| The two-tier assessment of a company's over-indebtedness pursuant to insolvency law usually begins with an evaluation of the company's chances to be continued as a going concern. In this respect, it has to be considered how likely it is that liabilities which become due during the projection period can be fulfilled. If the continuation is likely and documentable, it is not necessary to assess an over-indebtedness on a balance sheet basis. If there are any doubts regarding the chances of continuation, however, the existing liabilities have to be compared to the company's assets on the test day to determine the state of over-indebtedness. Due to the missing projection on the continuation of the company, this comparison has to be based on liquidation values. If this test reveals a deficit in the balance sheet, over-indebtedness is established as a reason for the opening of insolvency proceedings.

| As soon as an illiquidity or over-indebtedness occurs, it is in principle no longer possible to use the newly created instrument of a restructuring outside of insolvency proceedings which will be available from 01 January 2021 pursuant to the Corporate Stabilisation and Restructuring Act (Gesetz über den Stabilisierungs- und Restrukturierungsrahmen für Unternehmen, StaRUG).

2. Deadline for the application to open insolvency proceedings and payments after a company became insolvent

| The principle that an application for the opening of insolvency proceedings has to be filed "without culpable delay" once a reason for insolvency is established will remain applicable. However, as of 01 January 2021 there will be a distinction with respect to the absolute maximum period. This deadline is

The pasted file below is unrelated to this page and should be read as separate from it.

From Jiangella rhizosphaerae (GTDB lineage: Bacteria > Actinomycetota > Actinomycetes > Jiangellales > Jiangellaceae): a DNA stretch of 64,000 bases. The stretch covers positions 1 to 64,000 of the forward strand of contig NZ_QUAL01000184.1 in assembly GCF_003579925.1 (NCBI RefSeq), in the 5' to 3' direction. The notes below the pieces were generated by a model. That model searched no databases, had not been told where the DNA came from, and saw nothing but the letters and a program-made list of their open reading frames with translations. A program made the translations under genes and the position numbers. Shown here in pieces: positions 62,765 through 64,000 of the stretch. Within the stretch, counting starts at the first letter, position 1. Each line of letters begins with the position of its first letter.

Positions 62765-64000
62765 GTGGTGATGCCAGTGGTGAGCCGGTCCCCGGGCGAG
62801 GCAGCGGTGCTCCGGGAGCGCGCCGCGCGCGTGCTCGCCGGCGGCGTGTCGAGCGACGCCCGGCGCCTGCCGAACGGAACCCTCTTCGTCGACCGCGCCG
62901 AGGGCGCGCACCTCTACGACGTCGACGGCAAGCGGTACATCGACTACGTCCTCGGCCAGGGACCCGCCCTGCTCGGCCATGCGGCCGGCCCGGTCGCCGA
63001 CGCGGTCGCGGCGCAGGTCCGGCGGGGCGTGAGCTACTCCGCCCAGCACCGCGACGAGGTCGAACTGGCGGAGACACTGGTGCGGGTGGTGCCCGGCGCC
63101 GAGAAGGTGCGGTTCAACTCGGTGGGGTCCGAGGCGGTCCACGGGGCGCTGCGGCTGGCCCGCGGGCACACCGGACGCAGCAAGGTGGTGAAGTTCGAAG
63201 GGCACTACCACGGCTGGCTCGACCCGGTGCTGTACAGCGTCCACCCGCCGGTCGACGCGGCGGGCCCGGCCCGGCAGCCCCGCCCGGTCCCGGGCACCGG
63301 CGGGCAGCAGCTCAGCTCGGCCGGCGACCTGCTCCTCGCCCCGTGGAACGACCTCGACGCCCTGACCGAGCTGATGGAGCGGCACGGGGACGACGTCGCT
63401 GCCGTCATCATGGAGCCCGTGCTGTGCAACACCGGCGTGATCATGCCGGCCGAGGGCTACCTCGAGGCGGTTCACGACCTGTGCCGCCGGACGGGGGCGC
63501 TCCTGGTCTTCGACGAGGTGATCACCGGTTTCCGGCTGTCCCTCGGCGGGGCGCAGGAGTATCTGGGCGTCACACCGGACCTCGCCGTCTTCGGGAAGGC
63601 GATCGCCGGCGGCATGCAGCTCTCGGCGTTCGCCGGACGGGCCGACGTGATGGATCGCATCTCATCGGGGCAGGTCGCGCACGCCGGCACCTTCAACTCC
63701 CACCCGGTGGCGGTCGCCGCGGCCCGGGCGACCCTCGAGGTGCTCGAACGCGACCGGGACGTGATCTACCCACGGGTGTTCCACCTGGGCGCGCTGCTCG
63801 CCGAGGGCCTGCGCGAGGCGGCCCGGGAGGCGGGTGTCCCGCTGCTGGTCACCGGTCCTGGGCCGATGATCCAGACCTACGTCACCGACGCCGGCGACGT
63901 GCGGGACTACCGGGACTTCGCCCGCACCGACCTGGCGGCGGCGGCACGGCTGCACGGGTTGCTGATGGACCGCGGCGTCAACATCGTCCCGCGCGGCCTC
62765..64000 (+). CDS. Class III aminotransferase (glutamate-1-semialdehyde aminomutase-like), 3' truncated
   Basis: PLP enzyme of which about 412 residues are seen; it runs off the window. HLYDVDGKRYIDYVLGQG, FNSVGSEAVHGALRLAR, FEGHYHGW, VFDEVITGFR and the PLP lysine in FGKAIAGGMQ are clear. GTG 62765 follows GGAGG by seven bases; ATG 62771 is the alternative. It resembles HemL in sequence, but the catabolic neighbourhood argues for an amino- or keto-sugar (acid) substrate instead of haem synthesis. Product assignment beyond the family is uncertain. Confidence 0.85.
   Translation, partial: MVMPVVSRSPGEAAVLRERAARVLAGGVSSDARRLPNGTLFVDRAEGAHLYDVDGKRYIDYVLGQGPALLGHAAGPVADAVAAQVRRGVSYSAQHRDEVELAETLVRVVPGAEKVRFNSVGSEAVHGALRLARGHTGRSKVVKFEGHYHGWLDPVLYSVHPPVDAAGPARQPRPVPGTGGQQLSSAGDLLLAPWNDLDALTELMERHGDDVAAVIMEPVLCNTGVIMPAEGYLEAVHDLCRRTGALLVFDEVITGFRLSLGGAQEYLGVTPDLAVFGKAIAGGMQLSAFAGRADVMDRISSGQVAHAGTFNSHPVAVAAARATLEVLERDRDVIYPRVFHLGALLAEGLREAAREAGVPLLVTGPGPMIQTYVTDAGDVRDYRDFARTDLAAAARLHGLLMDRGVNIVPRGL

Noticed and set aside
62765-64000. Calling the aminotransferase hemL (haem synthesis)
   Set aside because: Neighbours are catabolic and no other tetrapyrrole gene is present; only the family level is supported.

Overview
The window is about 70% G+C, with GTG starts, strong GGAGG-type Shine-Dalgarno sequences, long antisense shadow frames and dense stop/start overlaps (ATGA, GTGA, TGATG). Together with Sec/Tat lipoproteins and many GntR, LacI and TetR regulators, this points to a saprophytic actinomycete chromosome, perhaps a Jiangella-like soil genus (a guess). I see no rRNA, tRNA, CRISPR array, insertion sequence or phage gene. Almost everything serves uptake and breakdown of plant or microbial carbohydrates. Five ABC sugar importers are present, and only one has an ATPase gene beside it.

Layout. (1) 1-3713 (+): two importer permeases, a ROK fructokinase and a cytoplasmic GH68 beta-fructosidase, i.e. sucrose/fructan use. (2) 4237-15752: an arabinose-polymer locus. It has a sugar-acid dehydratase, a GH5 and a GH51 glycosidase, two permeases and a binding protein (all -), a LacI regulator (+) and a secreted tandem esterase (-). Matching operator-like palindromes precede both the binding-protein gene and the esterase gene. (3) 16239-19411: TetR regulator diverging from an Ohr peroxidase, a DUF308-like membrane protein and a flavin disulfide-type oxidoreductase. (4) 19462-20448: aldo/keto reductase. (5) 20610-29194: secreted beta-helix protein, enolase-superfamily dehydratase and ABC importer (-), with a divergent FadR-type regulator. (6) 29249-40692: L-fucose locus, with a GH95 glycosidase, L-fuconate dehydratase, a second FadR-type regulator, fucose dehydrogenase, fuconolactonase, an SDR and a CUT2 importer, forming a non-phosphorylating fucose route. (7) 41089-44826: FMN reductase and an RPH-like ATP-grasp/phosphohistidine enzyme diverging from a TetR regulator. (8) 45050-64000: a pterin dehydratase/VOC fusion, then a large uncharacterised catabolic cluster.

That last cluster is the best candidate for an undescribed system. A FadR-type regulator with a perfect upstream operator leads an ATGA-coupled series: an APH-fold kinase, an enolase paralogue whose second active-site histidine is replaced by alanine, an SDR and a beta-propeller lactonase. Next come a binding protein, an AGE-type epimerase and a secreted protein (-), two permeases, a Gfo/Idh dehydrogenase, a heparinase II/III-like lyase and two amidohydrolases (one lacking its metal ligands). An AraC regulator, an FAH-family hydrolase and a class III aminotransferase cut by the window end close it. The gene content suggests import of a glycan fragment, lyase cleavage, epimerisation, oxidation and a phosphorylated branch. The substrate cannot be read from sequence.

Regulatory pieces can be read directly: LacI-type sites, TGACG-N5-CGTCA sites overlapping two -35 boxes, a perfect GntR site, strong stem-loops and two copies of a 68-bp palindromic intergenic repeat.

• three weeks in case of illiquidity (as before);
  • six weeks in case of over-indebtedness.

| The managing directors of companies with limited liability have so far already been exposed to the risk of a personal liability for payments from company funds after the company became illiquid or over-indebted, unless they have acted with the care of a prudent businessman.

| The provisions on liability which have previously been covered by the corporate law statutes will be summarised in a new Sec. 15b of the German Insolvency Code (Insolvenzordnung, InsO) with effect from 01 January 2021. This new section also contains a more precise distinction between "prohibited" payments, i.e. payments establishing liability, and "permitted" payments:

  • The abstract parameter for an assessment of payments is whether they have been consistent "with the care of a diligent and prudent managing director".
  • During the period in which an application for the opening of insolvency proceedings has to be filed, payments which are made within the ordinary course of business, in particular payments aiming at maintaining the business operations of the company, are admissible provided that, at the same time, measures are taken to sustainably remedy the company's insolvency or to prepare an application for the opening of insolvency proceedings.